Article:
Supply Chain & Logistics Technology: 5 trends driving TMS growth

Top supply chain software analysts break down the drivers that will keep the transportation management systems market on a steady upswing for years to come.
image

January 01, 2012 - LM Editorial

Relied on for their innate ability to handle transportation planning, decision making, follow up, and measurement for companies of all sizes and across all industries, transportation management systems (TMS) held their own by posting positive sales growth through the recession and are poised for growth in 2012.

Credit the fact that these systems can shave percentage points off of transportation spending, create efficiencies that were previously out of reach, and come in the attractive SaaS (software as a service) format with helping to keep many TMS vendors in the black during the last three tumultuous years.

image“In 2010, the TMS market grew significantly faster than the rate of inflation, or roughly 6.1 percent, and we’re forecasting an additional 6.8 percent compound annual growth through 2015 for the market,” says Steve Banker, service director for supply chain management at the ARC Advisory Group. “It looks like the market is holding up pretty well.”

Banker singles out planning and execution systems—the end-to-end solutions used by shippers who utilize carriers to move their freight—as the largest and fastest growing segment of the TMS market. In highest demand right now, says Banker, are the networked SaaS solutions that facilitate high quality electronic communication with partners, enable fast on-boarding of new partners, enhance transportation procurement efficiencies, and allow for freight audit and pay improvements.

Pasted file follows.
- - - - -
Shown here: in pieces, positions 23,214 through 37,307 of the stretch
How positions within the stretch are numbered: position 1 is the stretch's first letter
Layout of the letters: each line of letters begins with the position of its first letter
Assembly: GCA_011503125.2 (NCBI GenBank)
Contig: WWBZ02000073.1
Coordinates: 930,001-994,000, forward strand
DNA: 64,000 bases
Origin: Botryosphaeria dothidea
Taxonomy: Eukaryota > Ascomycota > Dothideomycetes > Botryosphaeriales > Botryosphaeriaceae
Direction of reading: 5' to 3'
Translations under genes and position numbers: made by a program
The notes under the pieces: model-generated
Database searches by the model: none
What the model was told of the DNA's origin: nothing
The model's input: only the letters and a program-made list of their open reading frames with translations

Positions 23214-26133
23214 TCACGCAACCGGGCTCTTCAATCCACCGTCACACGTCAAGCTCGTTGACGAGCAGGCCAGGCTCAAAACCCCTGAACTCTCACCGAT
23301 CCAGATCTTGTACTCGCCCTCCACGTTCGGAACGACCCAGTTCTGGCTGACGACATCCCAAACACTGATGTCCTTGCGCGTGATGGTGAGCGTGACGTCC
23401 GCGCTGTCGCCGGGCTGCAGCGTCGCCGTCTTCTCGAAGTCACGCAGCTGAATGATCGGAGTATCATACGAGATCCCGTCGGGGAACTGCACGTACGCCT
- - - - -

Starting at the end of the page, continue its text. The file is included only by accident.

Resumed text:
In this article we’ll look at five key trends that will help cement TMS’ status as a growing supply chain software segment in 2012. According to our analysts, the demand for system upgrades, the growth in intermodal transportation, and a new focus on “big data” requirements are helping to sustain a healthy TMS market.

1. Older systems need facelifts
If there is a single, primary driver for the TMS market right now it’s the fact that many systems are outdated.

Many of the solutions in operation today were installed five to 10 years ago—before tablet computers and mobile technologies had come to the forefront of the business world.

That will pave the way for more TMS upgrades in 2012, says Banker. “The business case for supply chain application upgrades are often difficult to make,” he says, “but with TMS there are so many different ways to save money.” For example, Banker says solid arguments in favor of a TMS upgrade include the money saved when preferred carriers are used on a regular basis or when preferred procurement positions are successfully negotiated and orchestrated.

Other areas where TMS can assist include use of fully loaded vehicles and improved routing and scheduling tactics. To companies that will be upgrading this year Banker says to focus first on outbound transportation (load consolidation, better routing, and so forth) when making the case, “and then move into procurement negotiations and other advanced features that you can’t get from any other [supply chain] application.”